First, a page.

"It is not possible for the Brahman realized impersonalist nor the Paramātmā realized yogī to understand Kṛṣṇa, the Supreme Personality of Godhead, as the son of Mother Yaśodā or the charioteer of Arjuna. Even the great demigods are sometimes confused about Kṛṣṇa: muhyanti yat sūrayaḥ, māṁ tu veda na kaścana, 'No one knows Me as I am,' the Lord says. And if one does know Him, then sa mahātmā sudurlabhaḥ (BG 7.19), 'Such a great soul is very rare . . .' If one does know Him, such a great soul is very rare. Therefore unless one practices devotional service to the Lord, he cannot know Kṛṣṇa as He is (tattvataḥ), even though one is a great scholar or philosopher. Only the pure devotees can know something of the inconceivable transcendental qualities in Kṛṣṇa, in the cause of all causes, in His omnipotence and opulence, and in His wealth, fame, strength, beauty, knowledge and renunciation, because Kṛṣṇa is benevolently inclined to His devotees. He is the last word in Brahman realization, and the devotees alone can realize Him as He is. Therefore it is said:
- ataḥ śrī-kṛṣṇa-nāmādi
- na bhaved grāhyam indriyāiḥ
- sevonmukhe hi jihvādau
- svayam eva sphuraty adaḥ
- (Brs. 1.2.234)
'No one can understand Kṛṣṇa as He is by the blunt material senses. But He reveals Himself to the devotees, being pleased with them for their transcendental loving service to Him.' " That's from the Padma Purāṇa.
Prabhupāda: So the position is that hardly, out of many millions, one can actually understand what is God. So our field of activity is everywhere in that sense, not in this particular and that particular . . . Because in truth, hardly very few people understands what is God.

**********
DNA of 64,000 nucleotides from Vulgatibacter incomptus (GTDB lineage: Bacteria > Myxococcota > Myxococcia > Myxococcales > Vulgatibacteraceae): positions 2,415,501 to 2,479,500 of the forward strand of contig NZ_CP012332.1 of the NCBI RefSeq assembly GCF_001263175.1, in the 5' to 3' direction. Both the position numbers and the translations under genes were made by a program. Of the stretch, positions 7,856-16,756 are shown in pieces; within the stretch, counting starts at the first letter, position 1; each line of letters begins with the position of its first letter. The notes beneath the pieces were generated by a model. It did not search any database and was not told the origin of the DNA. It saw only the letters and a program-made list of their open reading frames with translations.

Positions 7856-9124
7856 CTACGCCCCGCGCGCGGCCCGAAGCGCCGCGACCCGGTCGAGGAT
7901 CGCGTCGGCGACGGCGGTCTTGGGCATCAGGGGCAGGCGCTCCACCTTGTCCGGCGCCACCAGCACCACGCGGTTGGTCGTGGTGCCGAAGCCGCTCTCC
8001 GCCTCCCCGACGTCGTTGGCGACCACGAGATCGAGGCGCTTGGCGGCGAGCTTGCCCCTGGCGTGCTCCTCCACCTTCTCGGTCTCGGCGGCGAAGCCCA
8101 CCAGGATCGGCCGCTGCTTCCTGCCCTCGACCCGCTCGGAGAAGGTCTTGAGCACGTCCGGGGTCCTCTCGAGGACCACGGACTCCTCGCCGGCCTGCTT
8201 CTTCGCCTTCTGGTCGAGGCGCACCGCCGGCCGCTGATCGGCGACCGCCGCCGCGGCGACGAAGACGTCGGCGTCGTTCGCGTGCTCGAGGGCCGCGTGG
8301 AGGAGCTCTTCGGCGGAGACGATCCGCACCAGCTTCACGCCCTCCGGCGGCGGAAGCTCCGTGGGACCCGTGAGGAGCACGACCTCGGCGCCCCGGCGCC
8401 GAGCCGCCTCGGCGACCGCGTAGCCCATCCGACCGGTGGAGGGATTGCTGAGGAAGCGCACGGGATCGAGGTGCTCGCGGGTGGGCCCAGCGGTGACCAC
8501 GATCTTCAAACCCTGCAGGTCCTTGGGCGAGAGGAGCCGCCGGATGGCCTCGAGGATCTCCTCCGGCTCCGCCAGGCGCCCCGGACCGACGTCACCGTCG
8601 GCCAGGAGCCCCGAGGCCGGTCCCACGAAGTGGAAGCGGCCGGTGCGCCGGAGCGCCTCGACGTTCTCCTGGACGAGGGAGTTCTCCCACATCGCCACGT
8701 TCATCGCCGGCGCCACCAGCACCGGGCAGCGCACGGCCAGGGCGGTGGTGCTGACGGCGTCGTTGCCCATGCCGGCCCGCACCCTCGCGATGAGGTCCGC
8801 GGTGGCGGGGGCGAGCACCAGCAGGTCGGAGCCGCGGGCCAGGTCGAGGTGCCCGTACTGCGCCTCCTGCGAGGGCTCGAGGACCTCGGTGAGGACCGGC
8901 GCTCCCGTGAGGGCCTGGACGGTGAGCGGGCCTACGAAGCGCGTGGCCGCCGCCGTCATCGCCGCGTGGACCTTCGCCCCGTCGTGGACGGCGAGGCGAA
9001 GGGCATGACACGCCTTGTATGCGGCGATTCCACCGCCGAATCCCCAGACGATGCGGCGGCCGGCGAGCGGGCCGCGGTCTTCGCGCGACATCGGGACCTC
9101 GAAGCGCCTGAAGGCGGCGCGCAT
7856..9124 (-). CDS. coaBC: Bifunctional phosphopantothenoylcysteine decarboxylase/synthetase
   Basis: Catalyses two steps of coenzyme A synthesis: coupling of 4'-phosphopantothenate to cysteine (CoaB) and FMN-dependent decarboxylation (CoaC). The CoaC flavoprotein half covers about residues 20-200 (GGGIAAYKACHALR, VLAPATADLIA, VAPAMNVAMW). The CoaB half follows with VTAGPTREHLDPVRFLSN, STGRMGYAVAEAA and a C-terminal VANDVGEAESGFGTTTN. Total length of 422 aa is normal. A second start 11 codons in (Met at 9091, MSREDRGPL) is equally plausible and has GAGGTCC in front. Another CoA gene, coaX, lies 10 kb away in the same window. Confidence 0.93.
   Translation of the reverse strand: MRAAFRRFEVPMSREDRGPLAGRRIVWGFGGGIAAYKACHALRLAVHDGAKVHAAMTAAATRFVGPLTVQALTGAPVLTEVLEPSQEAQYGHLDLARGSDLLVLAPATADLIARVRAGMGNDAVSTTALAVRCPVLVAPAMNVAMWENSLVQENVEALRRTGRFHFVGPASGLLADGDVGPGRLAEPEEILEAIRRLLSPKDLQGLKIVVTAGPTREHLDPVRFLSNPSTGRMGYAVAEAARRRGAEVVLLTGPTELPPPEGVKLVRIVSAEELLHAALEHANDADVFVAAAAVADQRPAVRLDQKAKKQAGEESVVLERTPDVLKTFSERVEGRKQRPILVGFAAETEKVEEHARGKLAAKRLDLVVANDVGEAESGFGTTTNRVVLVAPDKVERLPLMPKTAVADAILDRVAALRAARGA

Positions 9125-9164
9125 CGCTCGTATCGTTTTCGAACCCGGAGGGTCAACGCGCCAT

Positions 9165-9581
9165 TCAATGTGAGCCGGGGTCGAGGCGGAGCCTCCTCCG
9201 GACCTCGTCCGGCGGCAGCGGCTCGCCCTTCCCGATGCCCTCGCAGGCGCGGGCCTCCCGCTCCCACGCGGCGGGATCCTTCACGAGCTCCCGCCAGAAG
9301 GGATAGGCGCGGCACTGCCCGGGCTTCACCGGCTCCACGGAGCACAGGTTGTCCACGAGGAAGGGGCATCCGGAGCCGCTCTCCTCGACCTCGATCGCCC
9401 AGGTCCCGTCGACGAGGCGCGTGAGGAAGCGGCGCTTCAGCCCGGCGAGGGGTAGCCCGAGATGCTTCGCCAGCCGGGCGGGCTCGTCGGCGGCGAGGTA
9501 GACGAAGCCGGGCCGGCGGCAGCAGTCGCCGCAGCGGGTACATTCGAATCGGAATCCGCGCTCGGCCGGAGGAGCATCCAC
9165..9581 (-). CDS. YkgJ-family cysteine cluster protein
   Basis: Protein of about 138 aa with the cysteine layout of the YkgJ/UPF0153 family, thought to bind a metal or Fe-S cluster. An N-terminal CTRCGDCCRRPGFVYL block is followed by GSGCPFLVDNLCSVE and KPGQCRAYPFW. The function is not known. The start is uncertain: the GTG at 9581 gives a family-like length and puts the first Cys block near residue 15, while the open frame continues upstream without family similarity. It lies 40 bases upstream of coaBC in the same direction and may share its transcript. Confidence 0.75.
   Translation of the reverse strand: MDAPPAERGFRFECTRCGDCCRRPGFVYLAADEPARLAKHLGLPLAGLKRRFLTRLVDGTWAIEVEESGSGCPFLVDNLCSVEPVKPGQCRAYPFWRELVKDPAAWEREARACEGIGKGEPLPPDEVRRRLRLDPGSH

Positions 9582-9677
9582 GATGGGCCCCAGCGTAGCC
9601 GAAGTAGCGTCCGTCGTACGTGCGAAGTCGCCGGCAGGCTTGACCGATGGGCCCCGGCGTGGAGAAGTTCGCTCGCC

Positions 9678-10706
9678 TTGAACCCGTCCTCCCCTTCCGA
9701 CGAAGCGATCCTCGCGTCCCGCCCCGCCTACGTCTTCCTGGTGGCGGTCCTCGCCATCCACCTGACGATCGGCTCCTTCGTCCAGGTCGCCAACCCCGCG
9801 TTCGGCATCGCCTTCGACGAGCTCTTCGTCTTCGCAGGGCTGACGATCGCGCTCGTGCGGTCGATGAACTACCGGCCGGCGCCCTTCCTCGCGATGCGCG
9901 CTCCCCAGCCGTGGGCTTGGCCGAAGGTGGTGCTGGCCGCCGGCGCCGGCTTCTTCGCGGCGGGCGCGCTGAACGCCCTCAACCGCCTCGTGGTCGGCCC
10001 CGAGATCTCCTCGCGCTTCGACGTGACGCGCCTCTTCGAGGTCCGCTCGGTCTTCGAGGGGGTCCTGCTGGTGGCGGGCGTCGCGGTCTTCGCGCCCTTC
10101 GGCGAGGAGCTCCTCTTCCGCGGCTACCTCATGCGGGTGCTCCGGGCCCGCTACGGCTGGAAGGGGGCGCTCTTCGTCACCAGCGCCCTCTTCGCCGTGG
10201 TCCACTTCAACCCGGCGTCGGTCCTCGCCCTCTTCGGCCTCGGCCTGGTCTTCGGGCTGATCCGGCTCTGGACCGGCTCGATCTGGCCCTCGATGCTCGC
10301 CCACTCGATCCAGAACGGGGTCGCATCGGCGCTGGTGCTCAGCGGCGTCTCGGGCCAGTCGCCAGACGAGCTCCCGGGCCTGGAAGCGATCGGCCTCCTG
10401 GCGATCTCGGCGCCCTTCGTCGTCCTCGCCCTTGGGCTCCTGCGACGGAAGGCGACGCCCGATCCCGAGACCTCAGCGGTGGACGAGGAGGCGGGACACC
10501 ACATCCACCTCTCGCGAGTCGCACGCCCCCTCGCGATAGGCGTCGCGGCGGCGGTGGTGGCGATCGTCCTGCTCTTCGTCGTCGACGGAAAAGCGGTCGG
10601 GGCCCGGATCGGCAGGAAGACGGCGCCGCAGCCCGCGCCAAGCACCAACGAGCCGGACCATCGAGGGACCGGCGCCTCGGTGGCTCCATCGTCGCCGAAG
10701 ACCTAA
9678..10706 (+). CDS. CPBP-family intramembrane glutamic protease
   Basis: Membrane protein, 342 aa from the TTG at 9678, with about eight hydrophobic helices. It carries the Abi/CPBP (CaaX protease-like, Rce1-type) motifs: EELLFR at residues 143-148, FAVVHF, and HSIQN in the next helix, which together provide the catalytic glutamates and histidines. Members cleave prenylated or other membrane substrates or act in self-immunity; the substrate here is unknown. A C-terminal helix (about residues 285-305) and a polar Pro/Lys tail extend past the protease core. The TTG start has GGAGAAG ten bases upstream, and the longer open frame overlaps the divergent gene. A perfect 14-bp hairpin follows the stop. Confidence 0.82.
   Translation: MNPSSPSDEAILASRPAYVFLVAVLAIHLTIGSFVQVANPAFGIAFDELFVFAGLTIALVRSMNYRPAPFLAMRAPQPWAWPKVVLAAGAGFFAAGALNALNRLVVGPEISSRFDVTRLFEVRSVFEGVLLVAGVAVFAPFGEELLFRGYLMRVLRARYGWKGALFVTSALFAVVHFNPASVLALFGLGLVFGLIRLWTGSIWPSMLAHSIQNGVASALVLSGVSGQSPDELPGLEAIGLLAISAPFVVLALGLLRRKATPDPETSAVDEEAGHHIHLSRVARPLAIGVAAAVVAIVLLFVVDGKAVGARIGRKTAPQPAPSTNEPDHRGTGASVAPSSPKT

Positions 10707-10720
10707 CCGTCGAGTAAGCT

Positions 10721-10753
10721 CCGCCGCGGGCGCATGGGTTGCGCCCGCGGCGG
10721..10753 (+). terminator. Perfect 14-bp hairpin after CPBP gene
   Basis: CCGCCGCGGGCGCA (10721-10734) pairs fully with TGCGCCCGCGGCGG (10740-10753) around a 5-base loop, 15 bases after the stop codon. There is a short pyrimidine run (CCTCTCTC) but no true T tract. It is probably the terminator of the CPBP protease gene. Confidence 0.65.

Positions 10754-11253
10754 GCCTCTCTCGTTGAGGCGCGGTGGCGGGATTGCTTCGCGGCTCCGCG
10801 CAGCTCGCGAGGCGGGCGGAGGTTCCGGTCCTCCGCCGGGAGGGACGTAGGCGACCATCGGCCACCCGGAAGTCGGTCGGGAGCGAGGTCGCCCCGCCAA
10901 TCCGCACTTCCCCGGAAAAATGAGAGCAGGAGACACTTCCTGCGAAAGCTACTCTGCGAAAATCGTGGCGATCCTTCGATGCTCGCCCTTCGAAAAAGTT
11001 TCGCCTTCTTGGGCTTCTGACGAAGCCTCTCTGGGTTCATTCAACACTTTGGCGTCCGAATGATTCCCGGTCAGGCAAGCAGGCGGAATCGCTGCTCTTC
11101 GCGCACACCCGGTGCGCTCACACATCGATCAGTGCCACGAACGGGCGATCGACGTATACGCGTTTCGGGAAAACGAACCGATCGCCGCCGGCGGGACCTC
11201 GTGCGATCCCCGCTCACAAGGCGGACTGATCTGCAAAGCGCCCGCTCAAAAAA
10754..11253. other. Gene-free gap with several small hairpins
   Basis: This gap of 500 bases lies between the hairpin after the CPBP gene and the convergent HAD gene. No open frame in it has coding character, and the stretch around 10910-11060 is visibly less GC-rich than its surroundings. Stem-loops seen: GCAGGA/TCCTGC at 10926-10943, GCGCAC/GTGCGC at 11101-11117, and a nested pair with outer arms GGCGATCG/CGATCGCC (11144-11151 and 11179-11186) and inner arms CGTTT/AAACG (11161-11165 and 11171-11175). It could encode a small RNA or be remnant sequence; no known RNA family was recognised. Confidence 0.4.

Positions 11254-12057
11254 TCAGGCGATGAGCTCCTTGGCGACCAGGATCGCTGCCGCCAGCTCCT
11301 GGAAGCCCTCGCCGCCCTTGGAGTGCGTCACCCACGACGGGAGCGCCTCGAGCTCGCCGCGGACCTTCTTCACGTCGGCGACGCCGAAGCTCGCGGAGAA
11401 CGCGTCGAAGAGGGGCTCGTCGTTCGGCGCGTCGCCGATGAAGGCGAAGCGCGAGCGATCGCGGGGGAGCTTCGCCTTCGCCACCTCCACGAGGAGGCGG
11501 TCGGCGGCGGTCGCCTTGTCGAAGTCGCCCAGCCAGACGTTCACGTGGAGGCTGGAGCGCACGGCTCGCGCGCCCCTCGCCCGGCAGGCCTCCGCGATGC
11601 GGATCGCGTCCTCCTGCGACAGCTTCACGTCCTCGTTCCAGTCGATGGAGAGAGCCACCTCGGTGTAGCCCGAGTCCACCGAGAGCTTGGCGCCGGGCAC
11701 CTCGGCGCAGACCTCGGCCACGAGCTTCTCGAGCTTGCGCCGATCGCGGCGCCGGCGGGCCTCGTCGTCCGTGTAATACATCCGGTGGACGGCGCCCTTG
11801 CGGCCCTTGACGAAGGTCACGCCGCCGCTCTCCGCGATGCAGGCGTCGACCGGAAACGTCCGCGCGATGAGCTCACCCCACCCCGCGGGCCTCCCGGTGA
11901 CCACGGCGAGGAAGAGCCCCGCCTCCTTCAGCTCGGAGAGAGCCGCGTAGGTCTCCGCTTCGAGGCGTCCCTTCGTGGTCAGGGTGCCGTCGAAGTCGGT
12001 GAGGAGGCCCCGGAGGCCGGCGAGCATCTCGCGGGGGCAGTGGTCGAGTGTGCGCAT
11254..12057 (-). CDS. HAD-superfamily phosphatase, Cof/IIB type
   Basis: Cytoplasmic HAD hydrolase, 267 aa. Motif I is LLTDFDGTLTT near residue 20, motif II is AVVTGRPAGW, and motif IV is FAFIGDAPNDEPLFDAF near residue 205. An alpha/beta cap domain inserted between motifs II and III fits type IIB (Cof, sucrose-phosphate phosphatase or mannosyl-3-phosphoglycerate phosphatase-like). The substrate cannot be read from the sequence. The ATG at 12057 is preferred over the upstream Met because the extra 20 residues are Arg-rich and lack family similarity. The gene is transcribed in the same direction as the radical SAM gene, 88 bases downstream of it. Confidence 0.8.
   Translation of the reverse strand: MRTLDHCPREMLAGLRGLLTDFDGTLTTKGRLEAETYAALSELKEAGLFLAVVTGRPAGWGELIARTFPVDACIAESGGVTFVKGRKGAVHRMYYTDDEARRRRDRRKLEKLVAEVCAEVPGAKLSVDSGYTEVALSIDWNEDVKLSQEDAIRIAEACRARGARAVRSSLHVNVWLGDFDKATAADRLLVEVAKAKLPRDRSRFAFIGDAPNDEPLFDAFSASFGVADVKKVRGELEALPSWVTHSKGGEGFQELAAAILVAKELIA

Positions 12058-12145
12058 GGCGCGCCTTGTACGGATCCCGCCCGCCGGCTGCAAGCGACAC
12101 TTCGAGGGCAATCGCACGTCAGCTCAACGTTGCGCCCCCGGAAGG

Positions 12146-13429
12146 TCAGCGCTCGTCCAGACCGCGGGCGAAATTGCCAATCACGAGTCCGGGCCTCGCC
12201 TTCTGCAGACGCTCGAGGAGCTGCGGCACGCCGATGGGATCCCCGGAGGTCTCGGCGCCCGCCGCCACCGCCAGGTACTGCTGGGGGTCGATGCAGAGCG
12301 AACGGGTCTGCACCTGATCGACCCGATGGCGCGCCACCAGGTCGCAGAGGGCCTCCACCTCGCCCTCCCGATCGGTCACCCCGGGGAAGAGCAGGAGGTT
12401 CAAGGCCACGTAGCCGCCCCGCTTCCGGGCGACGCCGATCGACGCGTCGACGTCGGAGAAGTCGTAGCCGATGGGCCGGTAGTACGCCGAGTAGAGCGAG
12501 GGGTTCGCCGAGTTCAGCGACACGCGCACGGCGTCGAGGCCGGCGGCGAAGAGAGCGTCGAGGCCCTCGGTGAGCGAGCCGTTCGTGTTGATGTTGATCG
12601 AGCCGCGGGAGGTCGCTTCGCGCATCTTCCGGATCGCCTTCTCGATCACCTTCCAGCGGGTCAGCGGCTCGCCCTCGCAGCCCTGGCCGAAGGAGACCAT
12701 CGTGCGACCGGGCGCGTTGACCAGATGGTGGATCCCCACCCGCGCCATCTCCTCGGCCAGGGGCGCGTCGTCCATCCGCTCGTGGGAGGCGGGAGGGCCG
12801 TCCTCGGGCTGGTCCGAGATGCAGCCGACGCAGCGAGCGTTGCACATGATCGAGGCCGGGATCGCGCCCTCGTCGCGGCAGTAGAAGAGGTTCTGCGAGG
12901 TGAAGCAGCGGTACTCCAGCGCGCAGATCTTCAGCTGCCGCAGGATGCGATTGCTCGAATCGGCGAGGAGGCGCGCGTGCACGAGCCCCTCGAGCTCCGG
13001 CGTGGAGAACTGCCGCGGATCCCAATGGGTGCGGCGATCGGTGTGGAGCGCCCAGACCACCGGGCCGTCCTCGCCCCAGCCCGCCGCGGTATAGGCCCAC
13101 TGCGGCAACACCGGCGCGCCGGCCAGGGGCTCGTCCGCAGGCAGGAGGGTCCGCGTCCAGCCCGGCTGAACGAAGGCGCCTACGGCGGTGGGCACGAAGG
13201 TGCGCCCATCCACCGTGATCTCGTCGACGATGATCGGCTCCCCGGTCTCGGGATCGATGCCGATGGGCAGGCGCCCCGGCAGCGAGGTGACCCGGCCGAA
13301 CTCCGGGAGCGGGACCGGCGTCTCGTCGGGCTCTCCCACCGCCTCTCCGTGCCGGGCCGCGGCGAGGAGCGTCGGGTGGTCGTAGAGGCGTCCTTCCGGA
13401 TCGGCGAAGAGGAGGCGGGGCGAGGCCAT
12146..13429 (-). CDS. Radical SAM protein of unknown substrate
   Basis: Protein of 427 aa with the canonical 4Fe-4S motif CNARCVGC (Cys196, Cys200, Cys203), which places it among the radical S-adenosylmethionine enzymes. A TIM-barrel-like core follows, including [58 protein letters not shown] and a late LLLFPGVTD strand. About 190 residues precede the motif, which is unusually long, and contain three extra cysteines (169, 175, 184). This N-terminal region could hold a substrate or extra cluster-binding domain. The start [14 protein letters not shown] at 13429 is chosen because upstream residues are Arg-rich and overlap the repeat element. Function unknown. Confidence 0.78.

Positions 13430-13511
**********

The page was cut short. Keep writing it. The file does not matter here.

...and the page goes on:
Cardinal Pignedoli: Yeah, that's wonderful. We ought to see you in India sometimes for real, again, and . . .
Bhagavān: Do they have a copy of Bhagavad-gītā?
Dhanañjaya: I don't think you have this.
Cardinal Pignedoli: What is this?
Dhanañjaya: If you like, you can take this.
Cardinal Pignedoli: I have, I have this.
Dhanañjaya: You can have this.
Cardinal Pignedoli: Yes, I have. Thank you.
Bhagavān: There are many copies of Bhagavad-gītā, but the unusual happening with this version is until this was presented, there was no devotee . . .
Prabhupāda: Professor Dimock has said very nicely.
Monsignor Verrozano: Yes, we have also many translations. Yes.
Prabhupāda: You have not brought by the fruit?
Nitāi: Yes, Satsvarūpa Mahārāja did.
Monsignor Verrozano: We have here one translation of the commentary of Professor Zaehner from Oxford.
Prabhupāda: Here is my foreword by Professor Dimock.
Yogeśvara: This is a professor from Chicago University who wrote the foreword to this edition. He makes an interesting comment.
Prabhupāda: You read, read it.
Prabhupāda: Professor Dimock's.
Cardinal Pignedoli: It's very strange and famous. That's the gospel.
Prabhupāda: Read it.
Dhanañjaya: (reading) "Swami Bhaktivedanta comments upon the Gita from this point of view. And that is legitimate."
Prabhupāda: Yes. That is legitimate.
Dhanañjaya: "More than that, in this translation the Western reader has the unique opportunity of seeing how a Kṛṣṇa devotee interprets his own texts. It is a Vedic . . ."
Cardinal Pignedoli: Yes.
Prabhupāda: A Kṛṣṇa devotee interpreting on Kṛṣṇa, and a nondevotee interpreting on Kṛṣṇa, there is far difference.
Monsignor Verrozano: Oh, yes. Oh, yes. Oh, yes. Realize, Realize.